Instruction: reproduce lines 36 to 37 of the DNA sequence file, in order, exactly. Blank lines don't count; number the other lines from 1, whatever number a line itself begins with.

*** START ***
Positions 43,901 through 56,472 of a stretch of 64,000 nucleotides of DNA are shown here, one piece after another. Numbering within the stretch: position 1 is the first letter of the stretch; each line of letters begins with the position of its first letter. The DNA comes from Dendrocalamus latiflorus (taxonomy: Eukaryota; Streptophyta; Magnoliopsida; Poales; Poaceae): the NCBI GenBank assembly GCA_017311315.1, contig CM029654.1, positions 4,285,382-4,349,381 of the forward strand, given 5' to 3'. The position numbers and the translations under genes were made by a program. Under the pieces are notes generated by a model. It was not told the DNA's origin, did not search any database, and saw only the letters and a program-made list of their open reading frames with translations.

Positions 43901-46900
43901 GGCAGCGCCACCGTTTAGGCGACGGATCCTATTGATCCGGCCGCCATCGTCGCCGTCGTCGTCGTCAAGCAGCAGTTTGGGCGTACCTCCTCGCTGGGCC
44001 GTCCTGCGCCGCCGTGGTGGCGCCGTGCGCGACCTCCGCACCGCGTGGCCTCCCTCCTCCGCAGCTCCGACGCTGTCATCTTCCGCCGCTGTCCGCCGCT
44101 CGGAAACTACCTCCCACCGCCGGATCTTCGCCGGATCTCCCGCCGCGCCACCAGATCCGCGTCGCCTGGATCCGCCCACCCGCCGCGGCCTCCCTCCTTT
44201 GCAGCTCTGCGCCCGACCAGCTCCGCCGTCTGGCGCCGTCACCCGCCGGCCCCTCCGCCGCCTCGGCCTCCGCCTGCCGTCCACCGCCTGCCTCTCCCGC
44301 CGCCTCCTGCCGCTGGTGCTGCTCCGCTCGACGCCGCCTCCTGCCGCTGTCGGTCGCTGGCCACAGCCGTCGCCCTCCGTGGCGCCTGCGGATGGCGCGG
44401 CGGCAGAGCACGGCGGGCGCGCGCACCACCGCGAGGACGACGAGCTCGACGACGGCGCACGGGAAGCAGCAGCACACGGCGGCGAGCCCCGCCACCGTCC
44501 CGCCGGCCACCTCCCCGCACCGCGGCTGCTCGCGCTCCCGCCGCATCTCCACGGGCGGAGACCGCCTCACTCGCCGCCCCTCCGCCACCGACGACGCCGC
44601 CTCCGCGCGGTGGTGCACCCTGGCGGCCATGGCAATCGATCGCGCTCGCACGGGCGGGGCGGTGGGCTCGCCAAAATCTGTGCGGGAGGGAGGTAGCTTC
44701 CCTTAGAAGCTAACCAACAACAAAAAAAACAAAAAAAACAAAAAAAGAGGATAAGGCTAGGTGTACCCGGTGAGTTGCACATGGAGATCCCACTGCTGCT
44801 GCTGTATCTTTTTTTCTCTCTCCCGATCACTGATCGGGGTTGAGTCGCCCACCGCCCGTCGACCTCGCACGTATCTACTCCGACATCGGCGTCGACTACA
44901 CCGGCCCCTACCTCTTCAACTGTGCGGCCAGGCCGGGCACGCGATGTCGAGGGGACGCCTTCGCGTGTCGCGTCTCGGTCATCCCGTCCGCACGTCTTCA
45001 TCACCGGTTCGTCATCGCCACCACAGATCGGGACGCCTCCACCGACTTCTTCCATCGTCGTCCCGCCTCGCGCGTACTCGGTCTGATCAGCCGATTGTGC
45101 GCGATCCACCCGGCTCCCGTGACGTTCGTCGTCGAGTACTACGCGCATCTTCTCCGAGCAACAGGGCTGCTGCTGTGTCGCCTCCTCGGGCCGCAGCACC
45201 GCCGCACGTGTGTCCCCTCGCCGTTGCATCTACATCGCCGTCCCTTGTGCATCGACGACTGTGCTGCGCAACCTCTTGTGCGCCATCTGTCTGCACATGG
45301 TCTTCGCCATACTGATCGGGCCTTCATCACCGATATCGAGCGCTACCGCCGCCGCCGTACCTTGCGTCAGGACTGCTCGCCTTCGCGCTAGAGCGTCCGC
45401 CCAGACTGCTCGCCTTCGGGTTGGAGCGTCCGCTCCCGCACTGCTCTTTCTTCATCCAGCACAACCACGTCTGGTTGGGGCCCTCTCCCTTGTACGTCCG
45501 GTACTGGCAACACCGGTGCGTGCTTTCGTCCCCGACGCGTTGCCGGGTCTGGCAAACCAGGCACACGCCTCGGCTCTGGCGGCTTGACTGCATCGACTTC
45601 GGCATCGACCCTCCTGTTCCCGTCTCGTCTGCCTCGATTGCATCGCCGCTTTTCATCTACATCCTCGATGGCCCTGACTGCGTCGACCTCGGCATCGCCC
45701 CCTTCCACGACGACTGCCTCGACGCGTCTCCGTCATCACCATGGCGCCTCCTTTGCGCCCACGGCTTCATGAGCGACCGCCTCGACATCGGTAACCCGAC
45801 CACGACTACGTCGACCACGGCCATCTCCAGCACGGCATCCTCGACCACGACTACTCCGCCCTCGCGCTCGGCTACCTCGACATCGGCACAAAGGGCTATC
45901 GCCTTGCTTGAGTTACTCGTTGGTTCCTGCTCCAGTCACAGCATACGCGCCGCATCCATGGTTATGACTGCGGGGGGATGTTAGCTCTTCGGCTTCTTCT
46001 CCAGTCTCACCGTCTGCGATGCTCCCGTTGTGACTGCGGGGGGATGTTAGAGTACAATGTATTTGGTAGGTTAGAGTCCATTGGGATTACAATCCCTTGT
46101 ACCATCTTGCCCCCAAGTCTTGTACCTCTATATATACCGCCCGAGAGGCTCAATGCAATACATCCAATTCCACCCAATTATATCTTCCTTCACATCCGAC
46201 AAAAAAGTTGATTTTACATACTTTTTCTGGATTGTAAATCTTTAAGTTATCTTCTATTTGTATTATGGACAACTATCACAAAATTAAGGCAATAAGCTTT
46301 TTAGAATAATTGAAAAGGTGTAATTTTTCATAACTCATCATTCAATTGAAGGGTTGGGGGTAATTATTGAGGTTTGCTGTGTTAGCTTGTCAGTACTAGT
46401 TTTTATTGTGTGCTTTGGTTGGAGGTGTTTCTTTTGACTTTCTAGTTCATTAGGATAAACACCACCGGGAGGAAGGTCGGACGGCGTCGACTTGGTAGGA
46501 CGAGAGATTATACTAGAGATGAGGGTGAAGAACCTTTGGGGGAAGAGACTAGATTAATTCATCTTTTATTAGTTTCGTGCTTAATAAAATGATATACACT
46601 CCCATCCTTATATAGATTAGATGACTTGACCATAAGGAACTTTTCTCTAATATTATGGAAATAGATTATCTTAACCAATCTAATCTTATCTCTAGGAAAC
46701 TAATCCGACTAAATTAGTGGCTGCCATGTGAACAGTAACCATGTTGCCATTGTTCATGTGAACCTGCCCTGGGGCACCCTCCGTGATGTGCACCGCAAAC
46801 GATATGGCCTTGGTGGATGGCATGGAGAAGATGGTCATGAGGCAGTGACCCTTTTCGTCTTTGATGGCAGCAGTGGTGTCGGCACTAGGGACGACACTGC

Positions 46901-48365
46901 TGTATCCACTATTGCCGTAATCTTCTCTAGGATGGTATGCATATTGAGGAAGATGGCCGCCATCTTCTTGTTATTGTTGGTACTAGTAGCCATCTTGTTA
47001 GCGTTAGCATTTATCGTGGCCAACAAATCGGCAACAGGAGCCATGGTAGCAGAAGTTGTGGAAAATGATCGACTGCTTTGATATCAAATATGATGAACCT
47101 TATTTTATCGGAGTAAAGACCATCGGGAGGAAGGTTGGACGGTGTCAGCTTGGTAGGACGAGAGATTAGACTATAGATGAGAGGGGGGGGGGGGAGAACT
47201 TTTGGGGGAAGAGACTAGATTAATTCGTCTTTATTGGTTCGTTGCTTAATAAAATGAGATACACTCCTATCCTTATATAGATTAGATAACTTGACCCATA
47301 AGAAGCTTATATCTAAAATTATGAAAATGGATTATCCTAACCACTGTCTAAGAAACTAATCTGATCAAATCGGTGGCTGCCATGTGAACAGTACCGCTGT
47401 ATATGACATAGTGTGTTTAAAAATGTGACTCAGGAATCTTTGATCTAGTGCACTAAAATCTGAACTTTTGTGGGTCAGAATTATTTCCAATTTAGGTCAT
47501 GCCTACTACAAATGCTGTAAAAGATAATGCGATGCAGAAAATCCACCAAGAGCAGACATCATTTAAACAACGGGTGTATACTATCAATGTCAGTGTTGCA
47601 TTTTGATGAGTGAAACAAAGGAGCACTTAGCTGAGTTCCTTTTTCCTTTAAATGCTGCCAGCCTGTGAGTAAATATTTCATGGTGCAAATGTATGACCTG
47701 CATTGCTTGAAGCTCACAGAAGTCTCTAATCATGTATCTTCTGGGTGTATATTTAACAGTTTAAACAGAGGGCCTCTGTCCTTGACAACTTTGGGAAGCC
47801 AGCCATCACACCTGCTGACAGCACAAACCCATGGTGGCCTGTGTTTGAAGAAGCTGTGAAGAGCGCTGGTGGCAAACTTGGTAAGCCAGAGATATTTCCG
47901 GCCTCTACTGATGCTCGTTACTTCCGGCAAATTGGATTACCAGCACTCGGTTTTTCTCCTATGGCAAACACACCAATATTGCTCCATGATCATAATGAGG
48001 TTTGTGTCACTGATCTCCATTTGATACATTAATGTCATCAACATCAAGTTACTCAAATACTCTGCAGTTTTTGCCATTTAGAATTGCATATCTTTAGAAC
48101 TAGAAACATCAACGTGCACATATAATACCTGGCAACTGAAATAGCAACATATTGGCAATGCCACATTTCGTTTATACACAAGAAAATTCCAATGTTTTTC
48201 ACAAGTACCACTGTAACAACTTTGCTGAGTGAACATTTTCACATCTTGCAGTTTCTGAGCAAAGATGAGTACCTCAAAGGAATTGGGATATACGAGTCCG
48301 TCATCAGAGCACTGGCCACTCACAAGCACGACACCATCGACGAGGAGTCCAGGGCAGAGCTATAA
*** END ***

47101 TATTTTATCGGAGTAAAGACCATCGGGAGGAAGGTTGGACGGTGTCAGCTTGGTAGGACGAGAGATTAGACTATAGATGAGAGGGGGGGGGGGGAGAACT
47201 TTTGGGGGAAGAGACTAGATTAATTCGTCTTTATTGGTTCGTTGCTTAATAAAATGAGATACACTCCTATCCTTATATAGATTAGATAACTTGACCCATA